This raises the question of whether these DVD-Rs are “transformative.” That same question arises under the fair use defense. The parties take inconsistent positions on this question. The counterclaim defendants argue that they are making a transformative use of the copyrighted works for purposes of the first factor under §  107(1)-that the purpose and character of their use are for criticism of the objectionable content of the movies, and then deny that their edited versions are derivative works because they are not recasting or revising the copyrighted material in a manner that can be characterized as a work of authorship within the statutory definition. On the other hand, the Studios say that the edited versions meet the definition of derivative works but deny that the character of the use is transformative within the scope of the fair use defense.

The transformative nature of the use of copyrighted material requires such a contribution of originality as may be of such public benefit as would serve the underlying purpose of providing copyright protection, as identified in Article 1, §  8 of the Constitution: “... to Promote the Progress of Science and useful Arts.”

In Campbell, the Supreme Court said that a use is transformative if it “adds something new, with a further purpose or different character, altering the first with new expression, meaning or message.” ... The counterclaim defendants add nothing new to these movies. They delete scenes and dialogue from them.

Since oral argument in this case the Second Circuit Court of Appeals decided Bill Graham Archives v. Dorling Kindersley Ltd., 498 F.3d 605 (2d Cir.2006). It held that the publisher of a “coffee table book,” telling the story of the Grateful Dead, made fair use of that music group's artistic images on its event posters and tickets. In so doing, the opinion addressed all of the statutory factors and emphasized that these images were not exploitative and their appearance was only incidental to the commercial value of the historical/biographical book. Therefore, the use of the copyrighted images was “transformatively different from the images' original expressive purpose and [the publisher] does not seek to exploit the images' expressive value for commercial gain.” 612. That is in sharp contrast to the counterclaim defendants' use of the copyrighted works in this case. It is undisputed that the edits are a small percentage of most of the films copied and the use is clearly for commercial gain. There is nothing transformative about the edited copies. Therefore, the first statutory factor in the fair use defense does not support the infringers.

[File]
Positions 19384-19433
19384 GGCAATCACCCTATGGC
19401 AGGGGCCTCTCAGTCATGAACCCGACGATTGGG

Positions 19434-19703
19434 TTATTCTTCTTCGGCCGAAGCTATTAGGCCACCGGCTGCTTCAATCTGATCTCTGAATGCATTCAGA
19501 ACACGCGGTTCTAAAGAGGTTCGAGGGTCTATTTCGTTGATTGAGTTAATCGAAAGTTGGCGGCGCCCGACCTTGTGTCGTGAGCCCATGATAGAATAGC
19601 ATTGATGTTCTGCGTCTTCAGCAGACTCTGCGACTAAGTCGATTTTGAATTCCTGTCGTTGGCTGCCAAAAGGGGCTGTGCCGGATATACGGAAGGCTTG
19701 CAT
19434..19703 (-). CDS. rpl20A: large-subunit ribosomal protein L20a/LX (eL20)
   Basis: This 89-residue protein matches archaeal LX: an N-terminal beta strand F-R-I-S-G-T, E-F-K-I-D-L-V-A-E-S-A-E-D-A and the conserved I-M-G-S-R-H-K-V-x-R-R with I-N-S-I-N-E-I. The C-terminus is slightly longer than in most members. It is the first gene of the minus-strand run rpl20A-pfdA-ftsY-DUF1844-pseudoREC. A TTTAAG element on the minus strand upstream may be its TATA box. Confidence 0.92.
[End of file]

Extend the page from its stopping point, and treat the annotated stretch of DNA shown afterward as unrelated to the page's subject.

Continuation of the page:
The non-transformative nature of the edited copies coupled with the creative expressions of the movies weigh heavily in favor of the Studios under the second factor, the nature of the copyrighted work.

The third factor requires an examination of the quantitative and qualitative nature of the copyrighted material taken. Campbell, supra at 586-587; Bill Graham Archives, supra at 613. This factor also weighs against fair use as the amount used is substantial for the movies are copied in almost their entirety for non-transformative use.

The primary argument on the fair use defense is the fourth statutory factor. The counterclaim defendants contend that there is no adverse effect from their use of the movies on the value of the copyrighted work to the Studios. They suggest that the Studios benefit because they are selling more copies of their movies as a result of the editing parties' practice of maintaining a one-to-one ratio of the original and edited versions. It is assumed that the consumers of the edited versions would not have themselves purchased the authorized versions because of the objectionable content and the Studios do not compete in this alternative market.

The argument has superficial appeal but it ignores the intrinsic value of the right to control the content of the copyrighted work which is the essence of the law of copyright. Whether these films should be edited in a manner that would make them acceptable to more of the public playing them on DVD in a home environment is more than merely a matter of marketing; it is a question of what audience the copyright owner wants to reach.

The case is Clean Flicks of Colorado v. Soderburgh, 2006 WL 1876624 (LEXIS cite not yet available).